to increase in intensity, magnitude, etc.


The demonstration has escalated into a large uprising.

  • incorporate into/with


to combine so as to form one body




The company incorporated with others.

Paints incorporate with the oil.

I incorporated the old plan with the new one.


  • keep sb. out of one’s hair


(inform.) (collo.) to have sb. away from the trouble; to irritate sb.


The wife is so kind as to always keep his husband out of his hair.

…… Telephone

  • 跟上 进展,保持 联系

  • 看清,听清


  • Phrases and Expressions

  • keep track of

  • to remain aware; to keep informed

  • to see clearly



The retired man reads newspaper every day to keep track of current events.

We leave the call numbers in order to keep track of each other.

The plane dives beneath the clouds to keep track of the mountain slopes.

Translation Telephone

说服 放弃



  • Phrases and Expressions

  • talk sb. out of sth.

to persuade sb. from doing sth.


  • talk sb. into… 说服 做


She tried to talk him out of his plan.

He talked me into coming here.



8. trail off


to change gradually so as to become weak, ineffectual, etc.



  • His interest in the work trailed off.

  • Her voice trailed off into a whisper.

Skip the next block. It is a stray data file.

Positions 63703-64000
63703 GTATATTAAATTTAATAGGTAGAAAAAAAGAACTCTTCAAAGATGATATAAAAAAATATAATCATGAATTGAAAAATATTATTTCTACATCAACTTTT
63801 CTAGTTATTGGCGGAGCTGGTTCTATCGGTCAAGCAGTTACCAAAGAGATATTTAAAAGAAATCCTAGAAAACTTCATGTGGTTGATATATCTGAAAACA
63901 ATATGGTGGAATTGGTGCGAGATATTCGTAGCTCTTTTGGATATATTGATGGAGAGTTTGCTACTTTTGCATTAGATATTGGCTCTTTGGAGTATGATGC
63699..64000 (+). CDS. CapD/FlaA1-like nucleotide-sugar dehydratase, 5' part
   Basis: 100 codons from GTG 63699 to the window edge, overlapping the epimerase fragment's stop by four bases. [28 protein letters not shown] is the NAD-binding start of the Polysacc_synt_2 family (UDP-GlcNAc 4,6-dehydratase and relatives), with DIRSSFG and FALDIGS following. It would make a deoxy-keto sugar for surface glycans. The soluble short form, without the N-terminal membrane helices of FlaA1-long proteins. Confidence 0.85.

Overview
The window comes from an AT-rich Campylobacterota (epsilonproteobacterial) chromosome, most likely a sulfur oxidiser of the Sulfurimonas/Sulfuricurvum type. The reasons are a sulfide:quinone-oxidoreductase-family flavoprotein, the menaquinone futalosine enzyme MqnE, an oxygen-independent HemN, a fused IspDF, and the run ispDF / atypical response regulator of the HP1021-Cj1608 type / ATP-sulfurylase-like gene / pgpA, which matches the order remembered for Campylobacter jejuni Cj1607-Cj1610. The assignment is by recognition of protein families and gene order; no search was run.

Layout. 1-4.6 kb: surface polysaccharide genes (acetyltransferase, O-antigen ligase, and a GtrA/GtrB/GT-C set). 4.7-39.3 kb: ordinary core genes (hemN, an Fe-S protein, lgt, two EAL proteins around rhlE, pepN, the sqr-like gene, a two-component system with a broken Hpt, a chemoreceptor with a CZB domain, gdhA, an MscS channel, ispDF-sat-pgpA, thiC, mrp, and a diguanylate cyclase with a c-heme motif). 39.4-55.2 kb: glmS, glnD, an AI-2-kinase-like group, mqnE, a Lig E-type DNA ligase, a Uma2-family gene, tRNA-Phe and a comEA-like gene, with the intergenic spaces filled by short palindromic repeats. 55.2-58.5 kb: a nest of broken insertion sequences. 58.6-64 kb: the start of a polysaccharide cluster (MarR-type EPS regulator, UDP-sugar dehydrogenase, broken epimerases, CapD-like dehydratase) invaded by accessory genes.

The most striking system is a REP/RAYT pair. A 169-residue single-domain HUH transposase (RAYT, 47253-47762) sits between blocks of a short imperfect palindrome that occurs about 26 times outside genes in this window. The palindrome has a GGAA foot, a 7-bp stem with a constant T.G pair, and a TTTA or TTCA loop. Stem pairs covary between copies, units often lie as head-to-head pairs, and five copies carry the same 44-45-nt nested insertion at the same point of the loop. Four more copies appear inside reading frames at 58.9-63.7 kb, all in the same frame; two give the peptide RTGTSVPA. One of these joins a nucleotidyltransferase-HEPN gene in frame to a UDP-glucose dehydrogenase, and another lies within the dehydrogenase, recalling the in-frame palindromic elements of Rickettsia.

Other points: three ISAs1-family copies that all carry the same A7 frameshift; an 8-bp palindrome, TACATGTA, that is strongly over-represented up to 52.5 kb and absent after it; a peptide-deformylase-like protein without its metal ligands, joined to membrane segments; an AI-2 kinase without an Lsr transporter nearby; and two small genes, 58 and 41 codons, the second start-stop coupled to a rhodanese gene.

The end of Phrases and Expressions.


  • Prefix+Root

  • Compound

  • Exemplification

III. Word Building—Prefix+Root Telephone



ject: to push; to drive
















To be continued on the next page.

III. Word Building—Prefix+Root Telephone
















To be continued on the next page.

III. Word Building—Prefix+Root Telephone




















To be continued on the next page.

III. Word Building—Prefix+Root Telephone



port: any place that forms a harbor














  • Compound:

  • n.+ n. butcher-shop chickenpox

  • fingernail hailstorm

  • pocketknives troubleshooter

  • n.+ n.(ed) marble-sized

  • n.+ v.(ed/ing) hand-rolled fish-bearing

  • n.+ adj. jet-black

  • adj. + v.(ed) middle-aged full-blown

Expressions for Exemplification:

for instance,

for example,

such as + noun phrase/ noun clause,

such+ noun phrase + as + noun phrase,

let’s say,



To be continued on the next page.


1) Take, for example, the birth date of Teda Im Khalil, the oldest woman in… (Para. 3)

2) There was, for instance, the year of the drought, when the heavens were shut… (Para. 9)

3) … to deliver a message to his wife, such as what he wanted for supper. (Para. 22)

4) And ships and airplanes carried them tosuch faraway placesas Australia and Brazil… (Para. 24)

The end of word Building.

Part Four Telephone

Language Study

This is the end of Lesson Ten.